Jeff Maher is a Toronto based cinematographer known for his work in film and television. Recent works include The Oak Room which premiered at the Fantasia International Film Festival where it won the audience award and went on to win Best Cinematography at both the South African Horrorfest and the Jelly Fest and was nominated for a Canadian Society of Cinematographers Award (CSC) for Best Cinematography in the feature film category. Other works include the award winning series Blood and Water: Fire and Ice as well as Parapan Am Games : Are You Ready for which he won a Canadian Society of Cinematographers Award (CSC) for commercial cinematography.
Recently, he shot the Shutter original Vicious Fun, directed by
Maher’s commercial clients include Samsung, Lincoln, Mini, Kawasaki, Famers Insurance, AARP, Dyson, Bose, Sonic and the Toronto Symphony Orchestra.
"I haven’t directed anything without him as the Director of Photography and I don’t know if I ever would, because the amazing thing about Jeff is, besides being a brilliant cinematographer, he really gives a s**t about the story. It’s hard to make movies at this budget unless you really trust everybody, and of course I trust him with my life, but on set he’s just amazing because it feels like he’s not just there for how it looks, but he wants the content to be the best it can be. And you can’t ask for anything more."
Cody Calahan - Director
"What is consistent throughout is the excellent cinematography from Jeff Maher. He is able to set the tone and dark foreboding from the start. Maher utilizes shadows expertly, and even in the day time scenes, we never feel safe or sully secure with the room that we are in. This is never highlighted more than in those final perfect scenes that have us on the edge of our seat."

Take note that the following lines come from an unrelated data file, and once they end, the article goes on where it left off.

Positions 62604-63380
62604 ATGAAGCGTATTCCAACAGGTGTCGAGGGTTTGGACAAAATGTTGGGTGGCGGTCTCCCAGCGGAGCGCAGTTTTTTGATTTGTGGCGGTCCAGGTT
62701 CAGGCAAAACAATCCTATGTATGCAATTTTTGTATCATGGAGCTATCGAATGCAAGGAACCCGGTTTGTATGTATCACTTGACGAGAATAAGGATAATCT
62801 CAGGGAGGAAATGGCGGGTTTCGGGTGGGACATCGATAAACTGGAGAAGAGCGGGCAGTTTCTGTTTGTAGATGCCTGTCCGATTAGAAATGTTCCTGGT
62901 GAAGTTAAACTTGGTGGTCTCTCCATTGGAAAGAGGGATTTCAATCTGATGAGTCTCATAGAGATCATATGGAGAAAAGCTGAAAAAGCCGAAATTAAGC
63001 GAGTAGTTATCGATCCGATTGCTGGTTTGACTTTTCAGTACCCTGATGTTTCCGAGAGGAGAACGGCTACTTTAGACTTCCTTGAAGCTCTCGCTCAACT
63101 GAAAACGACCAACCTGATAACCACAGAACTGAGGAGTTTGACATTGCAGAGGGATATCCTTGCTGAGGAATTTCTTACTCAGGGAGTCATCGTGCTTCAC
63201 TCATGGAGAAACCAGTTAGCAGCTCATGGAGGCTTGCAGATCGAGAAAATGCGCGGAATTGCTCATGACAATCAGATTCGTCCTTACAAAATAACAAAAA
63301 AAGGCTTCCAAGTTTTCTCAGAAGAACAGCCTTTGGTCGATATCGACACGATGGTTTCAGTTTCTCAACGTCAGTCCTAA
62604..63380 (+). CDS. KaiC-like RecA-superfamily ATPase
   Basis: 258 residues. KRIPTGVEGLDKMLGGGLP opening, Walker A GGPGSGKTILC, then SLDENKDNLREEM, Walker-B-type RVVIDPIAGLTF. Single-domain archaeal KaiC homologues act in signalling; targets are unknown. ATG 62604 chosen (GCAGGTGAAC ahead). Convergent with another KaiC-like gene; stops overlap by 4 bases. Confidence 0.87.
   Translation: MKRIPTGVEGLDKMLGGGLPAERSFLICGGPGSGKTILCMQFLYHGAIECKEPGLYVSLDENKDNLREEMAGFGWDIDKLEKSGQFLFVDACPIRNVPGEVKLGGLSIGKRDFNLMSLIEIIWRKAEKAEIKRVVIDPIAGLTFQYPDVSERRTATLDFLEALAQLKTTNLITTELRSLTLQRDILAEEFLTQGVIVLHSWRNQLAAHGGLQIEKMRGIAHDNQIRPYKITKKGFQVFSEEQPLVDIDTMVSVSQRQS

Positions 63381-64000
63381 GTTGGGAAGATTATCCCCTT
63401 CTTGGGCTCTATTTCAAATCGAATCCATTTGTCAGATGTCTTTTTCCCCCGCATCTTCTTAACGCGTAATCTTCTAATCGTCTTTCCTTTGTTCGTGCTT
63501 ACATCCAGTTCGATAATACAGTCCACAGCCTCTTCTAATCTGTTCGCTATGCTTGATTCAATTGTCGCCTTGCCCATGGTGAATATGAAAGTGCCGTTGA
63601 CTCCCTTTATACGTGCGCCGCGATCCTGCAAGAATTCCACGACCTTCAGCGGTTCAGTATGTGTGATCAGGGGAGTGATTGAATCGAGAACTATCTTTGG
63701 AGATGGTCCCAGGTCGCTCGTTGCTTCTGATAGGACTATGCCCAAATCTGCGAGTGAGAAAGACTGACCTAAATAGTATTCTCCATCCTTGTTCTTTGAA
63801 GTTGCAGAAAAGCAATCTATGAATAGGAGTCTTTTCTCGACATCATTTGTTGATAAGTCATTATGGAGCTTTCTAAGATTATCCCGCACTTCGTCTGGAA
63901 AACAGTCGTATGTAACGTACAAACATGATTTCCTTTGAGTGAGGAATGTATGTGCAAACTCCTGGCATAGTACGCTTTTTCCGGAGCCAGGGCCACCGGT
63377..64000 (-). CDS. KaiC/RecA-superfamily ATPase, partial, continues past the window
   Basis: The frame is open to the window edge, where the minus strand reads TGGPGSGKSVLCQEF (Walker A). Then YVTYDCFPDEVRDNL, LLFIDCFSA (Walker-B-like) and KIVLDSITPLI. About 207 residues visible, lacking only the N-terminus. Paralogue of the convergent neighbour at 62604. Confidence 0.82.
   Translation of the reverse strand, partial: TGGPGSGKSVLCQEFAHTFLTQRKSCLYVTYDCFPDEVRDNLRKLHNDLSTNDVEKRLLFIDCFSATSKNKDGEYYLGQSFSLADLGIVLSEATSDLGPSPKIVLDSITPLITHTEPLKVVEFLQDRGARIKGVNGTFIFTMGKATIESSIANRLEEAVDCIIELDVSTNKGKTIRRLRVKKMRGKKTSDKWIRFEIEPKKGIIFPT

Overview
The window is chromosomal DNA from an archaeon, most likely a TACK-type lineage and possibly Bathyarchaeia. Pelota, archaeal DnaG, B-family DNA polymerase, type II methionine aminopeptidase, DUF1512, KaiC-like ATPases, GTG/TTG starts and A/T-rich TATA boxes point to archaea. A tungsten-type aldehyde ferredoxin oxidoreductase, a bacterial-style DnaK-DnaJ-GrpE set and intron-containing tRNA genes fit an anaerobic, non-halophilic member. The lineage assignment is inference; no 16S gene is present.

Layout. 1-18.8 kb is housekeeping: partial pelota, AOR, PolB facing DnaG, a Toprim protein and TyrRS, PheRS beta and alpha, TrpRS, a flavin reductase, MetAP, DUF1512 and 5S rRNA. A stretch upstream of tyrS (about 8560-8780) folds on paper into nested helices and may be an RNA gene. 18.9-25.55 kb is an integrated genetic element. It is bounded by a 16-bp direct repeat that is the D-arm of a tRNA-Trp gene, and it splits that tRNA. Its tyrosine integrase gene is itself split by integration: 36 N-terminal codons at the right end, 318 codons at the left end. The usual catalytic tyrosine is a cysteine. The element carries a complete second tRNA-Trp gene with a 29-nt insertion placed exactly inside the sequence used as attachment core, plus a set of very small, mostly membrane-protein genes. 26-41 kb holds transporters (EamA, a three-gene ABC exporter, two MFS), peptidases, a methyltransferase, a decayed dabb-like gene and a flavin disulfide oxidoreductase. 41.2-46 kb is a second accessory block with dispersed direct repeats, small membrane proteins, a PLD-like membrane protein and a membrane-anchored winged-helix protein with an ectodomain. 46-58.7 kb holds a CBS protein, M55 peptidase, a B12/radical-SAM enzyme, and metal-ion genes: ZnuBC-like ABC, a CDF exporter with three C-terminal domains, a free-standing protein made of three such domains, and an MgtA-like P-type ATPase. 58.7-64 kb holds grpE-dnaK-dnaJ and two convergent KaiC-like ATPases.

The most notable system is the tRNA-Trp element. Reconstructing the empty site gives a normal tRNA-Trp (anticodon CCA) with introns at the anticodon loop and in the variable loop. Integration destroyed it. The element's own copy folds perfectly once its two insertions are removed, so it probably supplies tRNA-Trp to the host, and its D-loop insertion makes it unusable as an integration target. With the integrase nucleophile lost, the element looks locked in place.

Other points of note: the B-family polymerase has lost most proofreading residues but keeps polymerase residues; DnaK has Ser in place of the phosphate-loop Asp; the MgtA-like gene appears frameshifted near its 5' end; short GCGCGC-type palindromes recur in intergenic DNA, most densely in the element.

"Jeff Maher's cinematography paints a bleak yet beautiful picture with a faintly threatening air of repressed violence from first frame to last."
Katelyn Nelson - Killerhorrorcritic.com
"One of the most impressive things about Vicious Fun is how much it looks and feels like an ’80s film. This is achieved not by carbon-copying every convention, but by capturing the nostalgia and memory of that time in cinema. Jeff Maher’s cinematography shines through in this respect. Every shot is drenched in neon and a fine layer of grain as if we were watching it on an aged VHS tape."
Thom Bee - Vampiresquid.co.uk